INTRODUCTION: The COVID-19 pandemic caused by the severe acute respiratory syndrome coronavirus-2 (SARS-CoV-2) virus has altered the health care environment for the management of head and neck cancers. The purpose of these guidelines is to provide direction during the pandemic for rational Head and Neck Cancer management in order to achieve a medically and ethically appropriate balance of risks and benefits. METHODS: Creation of consensus document. RESULTS: The process yielded a consensus statement among a wide range of practitioners involved in the management of patients with head and neck cancer in a multihospital tertiary care health system. CONCLUSIONS: These guidelines support an ethical approach for the management of head and neck cancers during the COVID-19 epidemic consistent with both the local standard of care as well as the head and neck oncological literature.

Betacoronavirus , Coronavirus Infections/prevention & control , Head and Neck Neoplasms/therapy , Infection Control/standards , Medical Oncology/standards , Pandemics/prevention & control , Pneumonia, Viral/prevention & control , Ambulatory Care/standards , COVID-19 , Combined Modality Therapy , Continuity of Patient Care/standards , Coronavirus Infections/diagnosis , Head and Neck Neoplasms/diagnosis , Humans , Multi-Institutional Systems , Otorhinolaryngologic Surgical Procedures/standards , Palliative Care/standards , Patient Safety , Pennsylvania , Personal Protective Equipment , Pneumonia, Viral/diagnosis , SARS-CoV-2 , Terminal Care/standards , Tertiary Care Centers
Head Neck ; 42(6): 1268-1272, 2020 06.
Article in English | MEDLINE | ID: covidwho-116903


AIM: The COVID-19 pandemic caused by the severe acute respiratory syndrome coronavirus 2 (SARS-CoV-2) has put health care workers at risk when exposed to aerosolized viral particles during upper airway mucosal surgery. The objective of this review was to discuss topical preparations that could be utilized preoperatively to help to decrease viral load and potentially reduce the risks of viral transmission. METHODS: A PubMed/MEDLINE database review of articles was performed querying topical preparations with virucidal activity against coronaviruses. RESULTS: Povidone-iodine (PVP-I) solutions ranging from 0.23% to 7% have been found to demonstrate highly effective virucidal activity against a broad range of viruses including several coronaviruses responsible for recent epidemics including SARS-CoV-1 and MERS-CoV. CONCLUSIONS: While specific evidence regarding SARS-CoV-2 is lacking, PVP-I-based preparations have been successfully demonstrated to reduce viral loads of coronaviruses. They are relatively safe to use in the upper airway and may reduce risk of SARS-CoV-2 aerosolization during upper airway mucosal surgery.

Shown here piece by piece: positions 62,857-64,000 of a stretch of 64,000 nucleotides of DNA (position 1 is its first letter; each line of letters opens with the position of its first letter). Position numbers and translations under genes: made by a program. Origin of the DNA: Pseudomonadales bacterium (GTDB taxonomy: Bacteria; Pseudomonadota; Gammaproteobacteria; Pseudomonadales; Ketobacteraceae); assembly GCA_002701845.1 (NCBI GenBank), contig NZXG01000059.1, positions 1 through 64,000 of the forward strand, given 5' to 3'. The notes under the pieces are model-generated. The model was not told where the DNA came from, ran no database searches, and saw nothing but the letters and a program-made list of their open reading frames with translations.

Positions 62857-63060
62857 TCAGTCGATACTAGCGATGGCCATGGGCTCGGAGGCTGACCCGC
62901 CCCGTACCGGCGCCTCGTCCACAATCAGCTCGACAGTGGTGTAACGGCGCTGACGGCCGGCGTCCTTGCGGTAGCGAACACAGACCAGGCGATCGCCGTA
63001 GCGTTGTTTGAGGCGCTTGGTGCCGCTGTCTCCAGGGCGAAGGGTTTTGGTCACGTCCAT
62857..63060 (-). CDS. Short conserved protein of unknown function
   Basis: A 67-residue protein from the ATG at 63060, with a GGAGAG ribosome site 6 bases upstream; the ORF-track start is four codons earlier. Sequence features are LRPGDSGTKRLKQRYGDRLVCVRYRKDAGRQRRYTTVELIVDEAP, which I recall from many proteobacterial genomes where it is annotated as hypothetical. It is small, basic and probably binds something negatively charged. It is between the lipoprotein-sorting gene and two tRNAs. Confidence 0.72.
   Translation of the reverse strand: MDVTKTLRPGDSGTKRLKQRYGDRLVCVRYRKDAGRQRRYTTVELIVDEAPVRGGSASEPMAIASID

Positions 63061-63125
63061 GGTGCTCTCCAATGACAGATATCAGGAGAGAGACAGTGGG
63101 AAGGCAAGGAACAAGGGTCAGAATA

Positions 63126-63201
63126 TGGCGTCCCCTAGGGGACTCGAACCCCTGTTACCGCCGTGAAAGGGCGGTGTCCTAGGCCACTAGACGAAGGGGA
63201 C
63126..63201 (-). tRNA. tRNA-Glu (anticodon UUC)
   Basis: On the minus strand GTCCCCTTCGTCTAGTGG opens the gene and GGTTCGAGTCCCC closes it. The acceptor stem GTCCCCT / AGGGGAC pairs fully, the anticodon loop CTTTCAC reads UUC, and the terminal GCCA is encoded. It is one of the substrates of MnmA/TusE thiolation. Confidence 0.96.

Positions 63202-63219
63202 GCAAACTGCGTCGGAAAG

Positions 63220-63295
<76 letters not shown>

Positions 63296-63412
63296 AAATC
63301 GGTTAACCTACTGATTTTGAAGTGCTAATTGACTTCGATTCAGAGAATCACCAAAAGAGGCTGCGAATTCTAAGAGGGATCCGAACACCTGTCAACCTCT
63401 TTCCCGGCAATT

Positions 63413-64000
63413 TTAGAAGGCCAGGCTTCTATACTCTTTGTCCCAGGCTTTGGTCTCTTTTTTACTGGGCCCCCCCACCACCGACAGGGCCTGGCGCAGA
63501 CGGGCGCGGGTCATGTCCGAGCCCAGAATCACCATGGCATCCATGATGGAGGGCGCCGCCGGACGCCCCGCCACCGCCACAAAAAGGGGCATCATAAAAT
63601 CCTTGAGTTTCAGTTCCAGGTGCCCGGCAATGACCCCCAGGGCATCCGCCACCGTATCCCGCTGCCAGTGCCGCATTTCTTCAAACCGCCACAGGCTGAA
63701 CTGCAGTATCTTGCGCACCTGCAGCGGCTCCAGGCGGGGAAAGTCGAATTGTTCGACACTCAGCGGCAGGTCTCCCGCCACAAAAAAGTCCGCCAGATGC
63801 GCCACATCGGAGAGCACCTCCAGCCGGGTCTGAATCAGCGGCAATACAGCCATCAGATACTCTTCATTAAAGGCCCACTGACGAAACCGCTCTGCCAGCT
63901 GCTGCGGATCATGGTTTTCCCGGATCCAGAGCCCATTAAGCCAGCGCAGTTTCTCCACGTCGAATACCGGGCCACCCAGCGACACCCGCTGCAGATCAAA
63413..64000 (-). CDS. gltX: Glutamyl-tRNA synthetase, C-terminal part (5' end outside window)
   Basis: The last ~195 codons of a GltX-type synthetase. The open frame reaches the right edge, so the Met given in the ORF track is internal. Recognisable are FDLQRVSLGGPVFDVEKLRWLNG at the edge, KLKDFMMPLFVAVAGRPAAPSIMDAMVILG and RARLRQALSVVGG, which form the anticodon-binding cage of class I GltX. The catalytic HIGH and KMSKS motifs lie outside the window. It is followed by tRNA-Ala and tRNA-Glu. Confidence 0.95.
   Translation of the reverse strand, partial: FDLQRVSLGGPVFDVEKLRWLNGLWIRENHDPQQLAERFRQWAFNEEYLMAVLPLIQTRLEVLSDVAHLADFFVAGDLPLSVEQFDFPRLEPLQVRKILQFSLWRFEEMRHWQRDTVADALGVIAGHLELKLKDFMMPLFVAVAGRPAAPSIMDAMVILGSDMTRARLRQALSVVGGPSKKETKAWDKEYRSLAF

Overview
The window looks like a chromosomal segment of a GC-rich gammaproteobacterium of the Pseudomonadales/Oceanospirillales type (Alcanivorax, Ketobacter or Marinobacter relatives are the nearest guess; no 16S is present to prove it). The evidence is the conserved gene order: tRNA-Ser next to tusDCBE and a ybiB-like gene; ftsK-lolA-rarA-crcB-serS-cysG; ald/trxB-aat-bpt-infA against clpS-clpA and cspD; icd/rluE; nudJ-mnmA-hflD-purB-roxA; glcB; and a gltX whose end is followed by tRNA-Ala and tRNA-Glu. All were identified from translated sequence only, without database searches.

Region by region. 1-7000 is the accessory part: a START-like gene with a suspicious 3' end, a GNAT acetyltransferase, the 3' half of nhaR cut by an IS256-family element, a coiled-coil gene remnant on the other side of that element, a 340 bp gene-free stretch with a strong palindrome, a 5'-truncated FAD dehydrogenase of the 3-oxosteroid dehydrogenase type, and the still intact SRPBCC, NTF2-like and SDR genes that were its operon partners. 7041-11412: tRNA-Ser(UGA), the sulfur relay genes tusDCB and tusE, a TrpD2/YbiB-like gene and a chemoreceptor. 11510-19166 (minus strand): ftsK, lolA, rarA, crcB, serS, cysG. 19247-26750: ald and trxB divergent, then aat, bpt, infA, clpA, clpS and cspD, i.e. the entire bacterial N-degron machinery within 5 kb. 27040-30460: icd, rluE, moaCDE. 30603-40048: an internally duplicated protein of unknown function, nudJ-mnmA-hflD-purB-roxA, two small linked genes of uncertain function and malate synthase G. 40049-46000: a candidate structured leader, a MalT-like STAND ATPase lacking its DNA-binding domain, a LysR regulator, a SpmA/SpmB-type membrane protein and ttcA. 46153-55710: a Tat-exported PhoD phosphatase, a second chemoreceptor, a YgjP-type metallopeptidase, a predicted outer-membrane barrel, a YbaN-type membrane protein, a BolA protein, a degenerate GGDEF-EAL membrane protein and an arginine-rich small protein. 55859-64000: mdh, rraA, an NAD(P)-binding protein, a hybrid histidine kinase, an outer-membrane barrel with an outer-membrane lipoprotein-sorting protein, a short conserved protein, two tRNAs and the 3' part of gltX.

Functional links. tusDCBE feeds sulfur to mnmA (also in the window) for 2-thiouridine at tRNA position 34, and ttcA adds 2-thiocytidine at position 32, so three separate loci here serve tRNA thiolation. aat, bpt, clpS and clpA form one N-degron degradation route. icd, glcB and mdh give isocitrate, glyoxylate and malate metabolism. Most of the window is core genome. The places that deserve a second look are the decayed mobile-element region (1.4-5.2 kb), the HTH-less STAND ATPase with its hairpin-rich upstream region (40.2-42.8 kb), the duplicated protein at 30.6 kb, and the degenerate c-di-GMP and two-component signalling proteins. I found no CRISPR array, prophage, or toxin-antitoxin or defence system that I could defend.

Anti-Infective Agents, Local/therapeutic use , Betacoronavirus , Coronavirus Infections/prevention & control , Coronavirus Infections/transmission , Infectious Disease Transmission, Patient-to-Professional/prevention & control , Otolaryngology , Pandemics/prevention & control , Pneumonia, Viral/prevention & control , Pneumonia, Viral/transmission , Administration, Topical , Aerosols , COVID-19 , Humans , Mucous Membrane/surgery , SARS-CoV-2